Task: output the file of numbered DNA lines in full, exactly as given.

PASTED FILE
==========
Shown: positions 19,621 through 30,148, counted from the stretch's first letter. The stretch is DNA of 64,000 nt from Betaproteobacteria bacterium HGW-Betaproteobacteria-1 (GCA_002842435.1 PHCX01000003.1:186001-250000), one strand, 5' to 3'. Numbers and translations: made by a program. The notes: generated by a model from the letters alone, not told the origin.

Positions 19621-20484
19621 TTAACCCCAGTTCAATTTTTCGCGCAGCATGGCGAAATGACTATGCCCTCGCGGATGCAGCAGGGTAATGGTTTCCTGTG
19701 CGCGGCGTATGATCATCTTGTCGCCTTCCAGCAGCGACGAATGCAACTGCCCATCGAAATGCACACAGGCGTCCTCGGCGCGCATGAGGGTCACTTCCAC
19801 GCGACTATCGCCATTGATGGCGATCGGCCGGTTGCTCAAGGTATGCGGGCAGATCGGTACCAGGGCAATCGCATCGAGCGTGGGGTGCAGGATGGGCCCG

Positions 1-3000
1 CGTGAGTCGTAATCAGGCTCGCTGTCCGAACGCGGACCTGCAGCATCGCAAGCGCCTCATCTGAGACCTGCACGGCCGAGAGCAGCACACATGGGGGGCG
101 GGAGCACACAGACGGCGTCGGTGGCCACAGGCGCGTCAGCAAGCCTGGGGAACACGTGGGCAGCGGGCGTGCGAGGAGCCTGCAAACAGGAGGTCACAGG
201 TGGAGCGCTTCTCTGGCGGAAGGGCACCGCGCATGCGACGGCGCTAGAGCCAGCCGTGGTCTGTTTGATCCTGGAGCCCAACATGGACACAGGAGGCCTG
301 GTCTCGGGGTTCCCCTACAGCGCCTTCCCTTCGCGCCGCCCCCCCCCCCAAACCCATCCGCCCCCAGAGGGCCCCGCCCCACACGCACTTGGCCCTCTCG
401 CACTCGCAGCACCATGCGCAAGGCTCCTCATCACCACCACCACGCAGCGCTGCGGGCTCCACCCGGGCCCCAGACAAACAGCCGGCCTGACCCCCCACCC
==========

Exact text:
Shown: positions 19,621 through 30,148, counted from the stretch's first letter. The stretch is DNA of 64,000 nt from Betaproteobacteria bacterium HGW-Betaproteobacteria-1 (GCA_002842435.1 PHCX01000003.1:186001-250000), one strand, 5' to 3'. Numbers and translations: made by a program. The notes: generated by a model from the letters alone, not told the origin.

Positions 19621-20484
19621 TTAACCCCAGTTCAATTTTTCGCGCAGCATGGCGAAATGACTATGCCCTCGCGGATGCAGCAGGGTAATGGTTTCCTGTG
19701 CGCGGCGTATGATCATCTTGTCGCCTTCCAGCAGCGACGAATGCAACTGCCCATCGAAATGCACACAGGCGTCCTCGGCGCGCATGAGGGTCACTTCCAC
19801 GCGACTATCGCCATTGATGGCGATCGGCCGGTTGCTCAAGGTATGCGGGCAGATCGGTACCAGGGCAATCGCATCGAGCGTGGGGTGCAGGATGGGCCCG

Positions 1-3000
1 CGTGAGTCGTAATCAGGCTCGCTGTCCGAACGCGGACCTGCAGCATCGCAAGCGCCTCATCTGAGACCTGCACGGCCGAGAGCAGCACACATGGGGGGCG
101 GGAGCACACAGACGGCGTCGGTGGCCACAGGCGCGTCAGCAAGCCTGGGGAACACGTGGGCAGCGGGCGTGCGAGGAGCCTGCAAACAGGAGGTCACAGG
201 TGGAGCGCTTCTCTGGCGGAAGGGCACCGCGCATGCGACGGCGCTAGAGCCAGCCGTGGTCTGTTTGATCCTGGAGCCCAACATGGACACAGGAGGCCTG
301 GTCTCGGGGTTCCCCTACAGCGCCTTCCCTTCGCGCCGCCCCCCCCCCCAAACCCATCCGCCCCCAGAGGGCCCCGCCCCACACGCACTTGGCCCTCTCG
401 CACTCGCAGCACCATGCGCAAGGCTCCTCATCACCACCACCACGCAGCGCTGCGGGCTCCACCCGGGCCCCAGACAAACAGCCGGCCTGACCCCCCACCC